The coronavirus has been in the news this weekend with the 35,000 people in different countries being affected. In addition, the business pages of many papers are expressing concern about the implications the coronavirus might have on Western economies – what economists refer to as an economic shock – with the Federal Reserve Bank talking of a risk to the global economy. This is because of the increasing importance of China in the world today. Not only is it the second largest economy, accounting for 19.7% of world GDP, it also demands a staggering 69% of world mineral production. 20% of world tourism spending is linked to China, both inward and outward, with the Japanese economy predicted to experience a £17.3bn cost from the virus. Cathay Pacific, a Hong Kong based airline, has asked 27,000 staff to take a three-week unpaid holiday while, in the UK last year 415,000 visitors from China spent £714 million in UK hotels, shops, restaurants, etc. One estimate in the newspapers suggests every 22 visitors from China to the UK creates an additional job.
China now accounts for 13% of world trade. Wuhan, the region where the outbreak started, is prominent in world car production. Honda, Toyota and General Motors have factories there and many of these are currently closed to prevent workers travelling to work and catching or spreading the disease. Similarly, many shops are closed and Chinese branches of Western stores, particularly luxury products, such as Burberry, Estee Lauder and Canadian Goose have talked of falling sales in China as Chinese citizens stop shopping for such luxuries and the number of foreign tourists to China drops significantly. Ralph Lauren has closed 55 of its 110 stores in China. China is the world’s largest oil importer, daily consuming as much as the UK, France, Germany, Italy, Spain, Japan and South Korea, and, as China’s economy slows oil prices have dropped with analysts comparing it to the fall as a result of the financial crisis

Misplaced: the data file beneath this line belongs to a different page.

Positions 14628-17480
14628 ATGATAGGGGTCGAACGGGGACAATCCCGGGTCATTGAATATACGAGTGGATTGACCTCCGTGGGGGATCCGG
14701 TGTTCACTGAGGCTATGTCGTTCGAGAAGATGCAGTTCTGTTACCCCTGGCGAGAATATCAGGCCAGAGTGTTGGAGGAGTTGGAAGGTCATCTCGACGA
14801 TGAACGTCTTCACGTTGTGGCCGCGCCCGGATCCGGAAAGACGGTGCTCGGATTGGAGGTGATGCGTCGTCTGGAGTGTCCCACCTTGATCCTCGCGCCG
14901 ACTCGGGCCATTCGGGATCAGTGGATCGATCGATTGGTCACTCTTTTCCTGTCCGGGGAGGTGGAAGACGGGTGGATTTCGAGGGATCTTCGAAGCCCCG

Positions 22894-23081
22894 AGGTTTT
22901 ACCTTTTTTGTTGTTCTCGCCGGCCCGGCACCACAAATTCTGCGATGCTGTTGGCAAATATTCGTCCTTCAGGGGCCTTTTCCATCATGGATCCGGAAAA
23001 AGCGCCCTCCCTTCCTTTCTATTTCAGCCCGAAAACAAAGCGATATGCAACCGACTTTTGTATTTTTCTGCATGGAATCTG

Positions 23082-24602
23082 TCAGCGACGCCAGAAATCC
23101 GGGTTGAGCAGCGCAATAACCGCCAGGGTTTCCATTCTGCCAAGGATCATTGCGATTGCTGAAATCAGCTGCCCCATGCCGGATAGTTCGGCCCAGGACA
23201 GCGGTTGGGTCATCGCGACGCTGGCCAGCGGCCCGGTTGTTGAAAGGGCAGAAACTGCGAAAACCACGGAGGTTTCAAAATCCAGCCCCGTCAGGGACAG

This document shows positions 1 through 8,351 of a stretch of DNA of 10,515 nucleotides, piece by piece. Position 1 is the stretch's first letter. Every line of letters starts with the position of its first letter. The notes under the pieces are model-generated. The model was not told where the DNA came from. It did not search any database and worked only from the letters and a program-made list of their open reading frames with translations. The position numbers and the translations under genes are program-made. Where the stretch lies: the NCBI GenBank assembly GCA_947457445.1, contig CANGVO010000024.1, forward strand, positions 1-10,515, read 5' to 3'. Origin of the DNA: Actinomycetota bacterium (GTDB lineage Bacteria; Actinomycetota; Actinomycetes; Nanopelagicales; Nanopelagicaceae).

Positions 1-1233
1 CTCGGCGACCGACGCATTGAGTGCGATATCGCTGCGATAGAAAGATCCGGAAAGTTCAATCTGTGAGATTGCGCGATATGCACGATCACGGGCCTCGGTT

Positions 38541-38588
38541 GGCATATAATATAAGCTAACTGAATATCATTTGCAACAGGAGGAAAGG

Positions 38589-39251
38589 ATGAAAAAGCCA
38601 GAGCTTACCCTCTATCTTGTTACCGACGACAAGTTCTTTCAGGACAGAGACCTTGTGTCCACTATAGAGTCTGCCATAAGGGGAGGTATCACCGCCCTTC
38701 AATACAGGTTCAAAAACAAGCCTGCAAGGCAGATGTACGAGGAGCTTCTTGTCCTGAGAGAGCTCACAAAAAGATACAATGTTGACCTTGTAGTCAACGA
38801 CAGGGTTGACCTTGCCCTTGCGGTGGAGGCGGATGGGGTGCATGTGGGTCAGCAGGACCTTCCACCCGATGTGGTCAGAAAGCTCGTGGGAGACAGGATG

Apart from direct effects, China factories have a major impact on world supply chains, assembling products and producing components from everything from cars to iPhones. Fiat Chrysler, the Italian-American carmaker, has said that it could shut one of its plants on the Continent if the disruption continues while Sony and Nintendo have both talked of unavoidable delays in the supply of some of their products.
As Chinese production slows and both its exports and imports decrease, world growth will fall. Whether this is a temporary blip or a permanent drop will depend on how serious the epidemic turns out to be. However there is an upside – in China demand for contraceptives and Netflix subscriptions are both booming.